That’s right, the International Financial Reporting Standards (IFRS) could be replacing the Generally Accepted Accounting Principles (GAAP) at your US headquarters in as little as four years with the current proposals on the table. And since you have to maintain double books for a year (in GAAP and IFRS) before you switch over, to make sure you have a good handle on the new rules, that means your new IFRS-friendly systems have to be in place in less than three years. Which means your people have to be trained in less than two years … especially since major exams, like the CPA, will start testing on IFRS material in 2012. (And when you consider that the EU has been using IFRS for five years now, and that over 120 countries have already adopted it, it’s about time that North America caught up. Canada catches up next year, and Mexico follows suit in 2012.)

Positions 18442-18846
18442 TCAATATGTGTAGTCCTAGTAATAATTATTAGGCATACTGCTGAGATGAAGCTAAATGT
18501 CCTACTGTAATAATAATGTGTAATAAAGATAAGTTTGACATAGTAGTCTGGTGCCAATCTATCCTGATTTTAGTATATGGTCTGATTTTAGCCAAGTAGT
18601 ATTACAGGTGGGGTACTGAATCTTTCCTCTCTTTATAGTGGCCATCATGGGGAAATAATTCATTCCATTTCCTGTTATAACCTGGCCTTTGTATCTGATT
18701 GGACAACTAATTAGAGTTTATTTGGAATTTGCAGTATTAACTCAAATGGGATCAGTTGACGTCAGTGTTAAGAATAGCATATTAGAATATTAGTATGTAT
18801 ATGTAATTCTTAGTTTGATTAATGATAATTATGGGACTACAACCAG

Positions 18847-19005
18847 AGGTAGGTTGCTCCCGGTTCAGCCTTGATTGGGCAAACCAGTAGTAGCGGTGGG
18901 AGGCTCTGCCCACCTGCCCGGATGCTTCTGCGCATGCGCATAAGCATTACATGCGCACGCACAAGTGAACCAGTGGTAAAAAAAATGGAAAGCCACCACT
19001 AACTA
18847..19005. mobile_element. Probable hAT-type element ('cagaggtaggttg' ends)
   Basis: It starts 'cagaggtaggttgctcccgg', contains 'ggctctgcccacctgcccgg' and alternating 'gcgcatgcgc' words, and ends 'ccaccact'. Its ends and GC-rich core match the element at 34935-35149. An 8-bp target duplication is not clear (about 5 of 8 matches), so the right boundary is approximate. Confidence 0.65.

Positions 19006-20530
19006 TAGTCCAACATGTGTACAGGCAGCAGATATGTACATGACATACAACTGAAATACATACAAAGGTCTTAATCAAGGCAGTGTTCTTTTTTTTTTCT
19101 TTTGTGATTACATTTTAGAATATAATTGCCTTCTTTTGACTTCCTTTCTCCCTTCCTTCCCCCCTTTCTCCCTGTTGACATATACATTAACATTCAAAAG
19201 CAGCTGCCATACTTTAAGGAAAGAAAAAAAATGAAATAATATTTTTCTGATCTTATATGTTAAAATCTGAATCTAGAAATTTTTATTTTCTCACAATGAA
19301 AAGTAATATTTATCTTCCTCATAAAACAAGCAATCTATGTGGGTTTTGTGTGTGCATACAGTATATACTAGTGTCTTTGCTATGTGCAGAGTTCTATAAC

The IFRS has a number of changes in store for supply chain management, including these four outlined in this recent ISM article on the accounting changes ahead:
- Last In, First Out
IFRS does not permit inventory to be valued using LIFO. This can have significant tax consequences.
- Inventory Valuation
Under IFRS, the inventory valuation you use must reflect current market price.
- Long-Term Contracts
Under IFRS, when you take possession of inventory, you take responsibility for it and it must be reported on financial statements.
- Management Responsibility
The responsibility of management with respect to data collection and reporting is much greater under IFRS.
The complete overhaul of systems that will be required at many companies could make SOX look like a walk in the park. If you haven’t yet figured out how it’s going to affect your organization, better find an expert sooner rather than later.